I should probably underline that I’m not trying to rag on the Foundation with those latter two points, they’re operating quite sensibly with the constraints they have as a non-profit organization.

This also explains why, as a travel industry insider myself, I don’t think Wikivoyage poses an existential threat to TripAdvisor, Google or, for that matter, Lonely Planet: it’s simply not playing the same game.  Quite the contrary, it promises to be a great resource of information for everybody.  In the same way that Google pulls in data for Wikipedia for its search results and Lonely Planet’s website uses images sourced from Wikimedia Commons, other travel guides will be able to complement their own content with additional data from Wikivoyage.

 

Wikitravel Press: Seven lessons from a startup that failed

Before I joined Lonely Planet, I ran a little startup called Wikitravel Press, which packaged up Wikitravel articles and sold them as print-on-demand books.  Despite revolutionary tech, a great team and hard work, it didn’t pan out the way we’d hoped, and this is the story of the lessons I learned the hard way.

TL;DR: Lesson 1 | 2 | 3 | 4 | 5 | 6 | 7

Conception

Back in 2005, I was a vagabond telecoms consultant, flitting around the world setting up messaging systems for mobile network operators.  I loved the travel, to the extent of willingly giving up my apartment and living out of a rollaboard suitcase for a year and half, but endlessly hashing through the requirements-deploy-test-rinse-repeat cycle was starting to get old and I found myself spending more and more time on Wikitravel.

And at some point, I had an epiphany.  One of Wikitravel’s goals since its earliest days was to produce printable guides.  The volume and quality of content was starting to reach the point where the best destination guides were book-sized.  What if I could extract the content, automatically lay it out into PDF, and publish it as an actual book through a print-on-demand service like Lulu?  Compared to existing guidebooks, the advantages seemed vast:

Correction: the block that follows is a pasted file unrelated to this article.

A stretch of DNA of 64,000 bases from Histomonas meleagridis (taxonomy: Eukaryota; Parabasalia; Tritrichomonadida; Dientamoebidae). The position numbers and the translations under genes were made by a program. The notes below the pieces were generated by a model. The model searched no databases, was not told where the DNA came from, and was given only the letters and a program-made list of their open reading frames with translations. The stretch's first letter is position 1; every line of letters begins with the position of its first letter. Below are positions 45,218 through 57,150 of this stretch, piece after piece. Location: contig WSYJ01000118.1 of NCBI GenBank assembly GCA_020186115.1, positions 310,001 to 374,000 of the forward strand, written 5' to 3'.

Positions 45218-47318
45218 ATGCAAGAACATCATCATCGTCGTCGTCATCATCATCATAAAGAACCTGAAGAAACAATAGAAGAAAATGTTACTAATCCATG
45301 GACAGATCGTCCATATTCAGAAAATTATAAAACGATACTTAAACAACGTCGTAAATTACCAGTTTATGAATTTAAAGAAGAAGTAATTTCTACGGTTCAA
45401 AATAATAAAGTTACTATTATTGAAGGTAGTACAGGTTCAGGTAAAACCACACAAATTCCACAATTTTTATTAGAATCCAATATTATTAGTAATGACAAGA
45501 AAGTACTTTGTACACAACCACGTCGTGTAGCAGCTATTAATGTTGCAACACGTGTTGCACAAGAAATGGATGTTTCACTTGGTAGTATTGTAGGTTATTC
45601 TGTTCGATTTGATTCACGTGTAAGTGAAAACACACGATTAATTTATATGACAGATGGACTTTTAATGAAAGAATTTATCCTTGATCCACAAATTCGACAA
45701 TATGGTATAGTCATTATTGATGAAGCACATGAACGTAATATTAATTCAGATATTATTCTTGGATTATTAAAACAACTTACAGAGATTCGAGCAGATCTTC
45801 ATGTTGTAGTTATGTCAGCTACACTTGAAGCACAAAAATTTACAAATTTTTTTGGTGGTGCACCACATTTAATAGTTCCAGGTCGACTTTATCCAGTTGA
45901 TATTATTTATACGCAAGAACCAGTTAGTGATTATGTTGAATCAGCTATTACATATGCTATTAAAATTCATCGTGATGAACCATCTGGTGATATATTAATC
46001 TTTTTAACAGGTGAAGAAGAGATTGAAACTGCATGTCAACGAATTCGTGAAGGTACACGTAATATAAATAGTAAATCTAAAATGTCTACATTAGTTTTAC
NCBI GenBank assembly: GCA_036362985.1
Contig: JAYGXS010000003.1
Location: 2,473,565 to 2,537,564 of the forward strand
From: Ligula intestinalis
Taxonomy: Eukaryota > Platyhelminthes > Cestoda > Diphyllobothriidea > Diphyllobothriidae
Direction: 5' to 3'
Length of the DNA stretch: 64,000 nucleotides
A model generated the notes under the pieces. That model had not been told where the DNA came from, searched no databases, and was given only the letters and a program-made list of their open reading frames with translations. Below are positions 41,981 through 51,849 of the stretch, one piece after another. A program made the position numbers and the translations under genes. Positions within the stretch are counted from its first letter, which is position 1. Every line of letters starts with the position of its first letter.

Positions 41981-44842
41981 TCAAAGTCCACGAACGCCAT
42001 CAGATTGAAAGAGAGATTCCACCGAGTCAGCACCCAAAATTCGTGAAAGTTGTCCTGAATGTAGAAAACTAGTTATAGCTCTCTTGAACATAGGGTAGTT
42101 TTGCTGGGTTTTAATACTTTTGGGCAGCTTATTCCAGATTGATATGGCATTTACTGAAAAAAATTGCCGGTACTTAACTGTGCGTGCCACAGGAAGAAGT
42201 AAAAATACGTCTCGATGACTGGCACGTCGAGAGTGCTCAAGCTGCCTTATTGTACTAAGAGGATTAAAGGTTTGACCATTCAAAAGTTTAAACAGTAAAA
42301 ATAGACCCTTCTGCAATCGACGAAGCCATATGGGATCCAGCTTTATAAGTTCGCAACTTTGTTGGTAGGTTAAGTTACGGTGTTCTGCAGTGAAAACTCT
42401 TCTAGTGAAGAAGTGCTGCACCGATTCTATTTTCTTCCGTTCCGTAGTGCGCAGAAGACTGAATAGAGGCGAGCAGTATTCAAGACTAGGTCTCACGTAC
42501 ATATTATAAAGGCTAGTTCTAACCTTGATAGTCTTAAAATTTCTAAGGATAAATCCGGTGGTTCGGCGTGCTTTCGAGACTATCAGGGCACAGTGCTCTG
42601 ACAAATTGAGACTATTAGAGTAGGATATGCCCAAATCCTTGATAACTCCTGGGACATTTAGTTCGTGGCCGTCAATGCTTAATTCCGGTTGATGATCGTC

• The content would be as fresh as the website, unlike the 2-3 year research-to-print cycle of a typical guidebook.
  • The content would be continually updated for free by volunteers, instead of expensively and occasionally by paid authors.
  • Printing on demand would eliminate warehouses, inventory management, returns and many other banes of a publisher’s existence.
  • Printing on demand would allow creating customized, niche guides that would not be economical for a traditional publisher that needs print runs of at least several thousand copies.

But the seed of hubris had already been planted:

Lesson #1: Do not base your startup on more than two innovations. >>

Pulling off the company would have required 1) turning a free-for-all wiki into publishable content, 2) completely automating the transformation of that digital content into printed books, and 3) building a new way to distribute these fresh but very perishable books.  If any of these legs failed, the stool would topple over.

(The credit for that quote, by the way, belongs to someone else; I remember seeing it back in 2007, shortly after launch, and thinking, “Crap”.  But I’m unable to track it down, anybody know who said it first?)

Gestation

I hacked together enough of a prototype with LaTeX and a forked version of Deplate to convince myself that the primary technological challenge, turning Wiki pages into a book-like PDF, was solvable, and then got in touch with Wikitravel founders Evan and Michele to see if they were interested.  They were, very much so, but there was a major catch: they were right in the middle of selling the website to Internet Brands (IB), and I had to cool my heels until that was all sorted out.